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PPG_Blog_April_image 4_Guide to rental property landscaping

An attractive backyard can initially entice tenants and add value to a rental property. However, care and maintenance of rental property landscaping can be a headache for property managers as well as the tenant. Low maintenance gardens are generally the best option.

Hardscaping – The key to low maintenance landscaping is relying on fewer living plants, without compromising on aesthetics. One solution is to invest in hardscaping. As the name suggests, this is the practice of using stones, rocks, paving, and other hard surfaces instead of grass, plant beds, and flowers. In the end, you get more outdoor living space and don’t have to spend nearly as much time mowing the grass or tending to lawn related issues.

Grass – The debate over the pros and cons of synthetic grass is ongoing. Some people love the idea of artificial turf, while others feel like it’s a ridiculous concept that negatively impacts any outdoor space. However, there’s one point nobody can argue against: Synthetic grass requires very little maintenance over its lifetime. And this is a huge plus for rental properties.

Colour – For landlords, one of the biggest challenges is adding some color to a rental property’s landscaping. It’s unrealistic to expect tenants to plant flowers. The easiest and most cost-effective solution is to plant native perennials. Small beds of perennials will add enough color to a property, without requiring too much attention. Most perennials will need some steady watering when they’re first planted but they typically survive on their own after that.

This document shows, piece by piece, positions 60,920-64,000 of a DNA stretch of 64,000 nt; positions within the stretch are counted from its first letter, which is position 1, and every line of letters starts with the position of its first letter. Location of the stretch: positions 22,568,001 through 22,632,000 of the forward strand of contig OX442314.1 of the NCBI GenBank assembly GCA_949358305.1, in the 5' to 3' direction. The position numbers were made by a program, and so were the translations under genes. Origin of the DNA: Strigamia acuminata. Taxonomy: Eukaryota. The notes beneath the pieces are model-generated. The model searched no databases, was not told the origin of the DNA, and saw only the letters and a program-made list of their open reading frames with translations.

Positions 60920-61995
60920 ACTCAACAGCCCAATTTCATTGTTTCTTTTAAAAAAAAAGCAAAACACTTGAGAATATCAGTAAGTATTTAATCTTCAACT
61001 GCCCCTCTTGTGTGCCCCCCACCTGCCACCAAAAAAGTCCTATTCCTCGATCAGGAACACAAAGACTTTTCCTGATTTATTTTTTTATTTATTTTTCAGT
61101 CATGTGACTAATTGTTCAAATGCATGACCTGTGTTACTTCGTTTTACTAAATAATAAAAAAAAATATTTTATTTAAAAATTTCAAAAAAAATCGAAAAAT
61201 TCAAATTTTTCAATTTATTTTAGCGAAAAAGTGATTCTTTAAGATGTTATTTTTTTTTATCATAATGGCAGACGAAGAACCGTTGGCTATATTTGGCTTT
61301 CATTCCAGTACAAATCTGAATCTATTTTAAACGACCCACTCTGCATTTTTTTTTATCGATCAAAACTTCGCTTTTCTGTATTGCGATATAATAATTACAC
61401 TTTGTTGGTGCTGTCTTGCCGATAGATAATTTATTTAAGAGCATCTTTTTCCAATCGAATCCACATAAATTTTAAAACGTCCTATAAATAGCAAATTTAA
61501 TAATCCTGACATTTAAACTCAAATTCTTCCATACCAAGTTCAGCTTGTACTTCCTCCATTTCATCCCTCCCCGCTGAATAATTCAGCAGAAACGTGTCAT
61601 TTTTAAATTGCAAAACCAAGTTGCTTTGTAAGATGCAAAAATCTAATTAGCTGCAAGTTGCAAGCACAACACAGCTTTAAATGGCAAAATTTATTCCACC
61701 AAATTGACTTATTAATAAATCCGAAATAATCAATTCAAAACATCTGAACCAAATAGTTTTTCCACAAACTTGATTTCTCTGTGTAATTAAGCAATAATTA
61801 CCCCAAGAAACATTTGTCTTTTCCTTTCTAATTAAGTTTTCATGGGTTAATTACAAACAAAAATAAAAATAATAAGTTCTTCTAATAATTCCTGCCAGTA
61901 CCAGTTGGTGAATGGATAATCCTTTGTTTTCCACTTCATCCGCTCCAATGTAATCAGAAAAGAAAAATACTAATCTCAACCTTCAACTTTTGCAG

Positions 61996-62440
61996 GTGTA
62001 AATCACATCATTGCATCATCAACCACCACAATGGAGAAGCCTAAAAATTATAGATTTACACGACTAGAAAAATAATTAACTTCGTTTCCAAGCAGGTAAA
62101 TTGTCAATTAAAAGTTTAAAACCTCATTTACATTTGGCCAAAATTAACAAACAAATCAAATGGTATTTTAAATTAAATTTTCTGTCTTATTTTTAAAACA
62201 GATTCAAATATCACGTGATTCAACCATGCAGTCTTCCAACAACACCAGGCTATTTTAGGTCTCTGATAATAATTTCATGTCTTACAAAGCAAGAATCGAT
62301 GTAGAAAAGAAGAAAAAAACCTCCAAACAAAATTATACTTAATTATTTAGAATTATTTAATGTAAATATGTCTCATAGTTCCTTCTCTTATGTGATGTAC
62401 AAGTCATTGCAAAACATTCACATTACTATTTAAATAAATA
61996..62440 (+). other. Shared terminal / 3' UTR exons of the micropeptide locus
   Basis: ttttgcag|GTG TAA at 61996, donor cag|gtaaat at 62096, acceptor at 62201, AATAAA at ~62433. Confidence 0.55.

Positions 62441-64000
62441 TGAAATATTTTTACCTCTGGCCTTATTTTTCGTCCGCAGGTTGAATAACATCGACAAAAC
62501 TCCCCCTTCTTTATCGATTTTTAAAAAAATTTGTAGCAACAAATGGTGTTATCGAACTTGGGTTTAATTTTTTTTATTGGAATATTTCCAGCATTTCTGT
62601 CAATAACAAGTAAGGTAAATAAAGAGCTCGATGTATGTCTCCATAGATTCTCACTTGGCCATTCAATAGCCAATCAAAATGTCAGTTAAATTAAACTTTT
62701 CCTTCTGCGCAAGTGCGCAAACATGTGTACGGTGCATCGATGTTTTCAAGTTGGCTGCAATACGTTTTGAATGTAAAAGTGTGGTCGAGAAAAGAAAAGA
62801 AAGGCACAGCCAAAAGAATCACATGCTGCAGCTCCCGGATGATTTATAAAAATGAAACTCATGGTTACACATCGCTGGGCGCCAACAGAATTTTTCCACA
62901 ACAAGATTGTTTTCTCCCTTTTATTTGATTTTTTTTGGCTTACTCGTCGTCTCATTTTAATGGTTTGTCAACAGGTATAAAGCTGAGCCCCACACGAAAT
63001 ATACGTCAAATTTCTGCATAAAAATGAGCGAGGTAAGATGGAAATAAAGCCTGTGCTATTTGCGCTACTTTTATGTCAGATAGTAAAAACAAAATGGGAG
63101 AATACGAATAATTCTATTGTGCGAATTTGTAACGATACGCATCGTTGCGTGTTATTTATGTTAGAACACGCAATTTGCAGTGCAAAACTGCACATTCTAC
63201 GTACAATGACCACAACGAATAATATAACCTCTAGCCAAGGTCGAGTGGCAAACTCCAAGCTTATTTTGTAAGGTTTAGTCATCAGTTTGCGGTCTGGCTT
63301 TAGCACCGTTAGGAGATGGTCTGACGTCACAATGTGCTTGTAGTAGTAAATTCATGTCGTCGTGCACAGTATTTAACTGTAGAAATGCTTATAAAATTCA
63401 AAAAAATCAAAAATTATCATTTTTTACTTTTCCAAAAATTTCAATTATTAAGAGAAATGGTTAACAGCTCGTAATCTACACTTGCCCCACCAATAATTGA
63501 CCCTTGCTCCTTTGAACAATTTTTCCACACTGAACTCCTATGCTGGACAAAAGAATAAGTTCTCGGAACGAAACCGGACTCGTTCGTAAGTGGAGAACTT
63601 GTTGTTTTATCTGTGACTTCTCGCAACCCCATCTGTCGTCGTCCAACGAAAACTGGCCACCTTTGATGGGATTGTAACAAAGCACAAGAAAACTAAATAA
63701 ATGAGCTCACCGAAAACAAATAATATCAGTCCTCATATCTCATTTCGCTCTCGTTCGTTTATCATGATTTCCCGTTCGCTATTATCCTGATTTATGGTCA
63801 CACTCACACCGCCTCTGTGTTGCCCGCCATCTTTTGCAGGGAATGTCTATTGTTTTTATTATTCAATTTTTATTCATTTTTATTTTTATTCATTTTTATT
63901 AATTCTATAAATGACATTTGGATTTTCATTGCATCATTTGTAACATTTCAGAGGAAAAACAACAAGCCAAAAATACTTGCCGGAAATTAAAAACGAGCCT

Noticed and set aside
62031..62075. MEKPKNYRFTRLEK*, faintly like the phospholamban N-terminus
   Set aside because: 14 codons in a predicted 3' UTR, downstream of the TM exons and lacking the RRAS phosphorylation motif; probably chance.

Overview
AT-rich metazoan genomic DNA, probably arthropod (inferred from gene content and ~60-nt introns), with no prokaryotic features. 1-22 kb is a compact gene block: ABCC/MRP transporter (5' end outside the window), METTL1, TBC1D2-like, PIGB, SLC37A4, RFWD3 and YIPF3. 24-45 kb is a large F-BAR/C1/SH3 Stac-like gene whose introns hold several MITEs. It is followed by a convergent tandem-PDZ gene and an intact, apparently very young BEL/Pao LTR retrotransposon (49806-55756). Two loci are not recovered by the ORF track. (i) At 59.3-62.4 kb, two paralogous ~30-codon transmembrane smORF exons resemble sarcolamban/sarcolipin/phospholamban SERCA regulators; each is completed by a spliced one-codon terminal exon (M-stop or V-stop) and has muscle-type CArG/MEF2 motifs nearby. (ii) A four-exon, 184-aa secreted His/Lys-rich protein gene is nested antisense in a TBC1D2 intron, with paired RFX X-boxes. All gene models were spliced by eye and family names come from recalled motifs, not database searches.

Creating an attractive yet low maintenance garden is not difficult. Nevertheless, if you feel it’s a bit beyond your DIY capabilities, engaging a professional is well worth the time and money. The benefits will continue for years to come.

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PPG_BLog_April_image 2_house v apartment

According to the Real Estate Institute of Victoria, there’s not a huge difference in price growth between houses and apartments, although it’s not identical. Over the past ten years, median house prices have increased by over 100%, while median apartment prices increased by around 80%. The REIV graph below provides a great visual perspective.


There are many pros and cons to the debate of investing in a house or apartment. Whilst houses do perform better in the capital growth department, they generally require more attention in terms of ongoing maintenance than units. Units have much of the maintenance and care of the building and surrounds undertaken through the body corporate.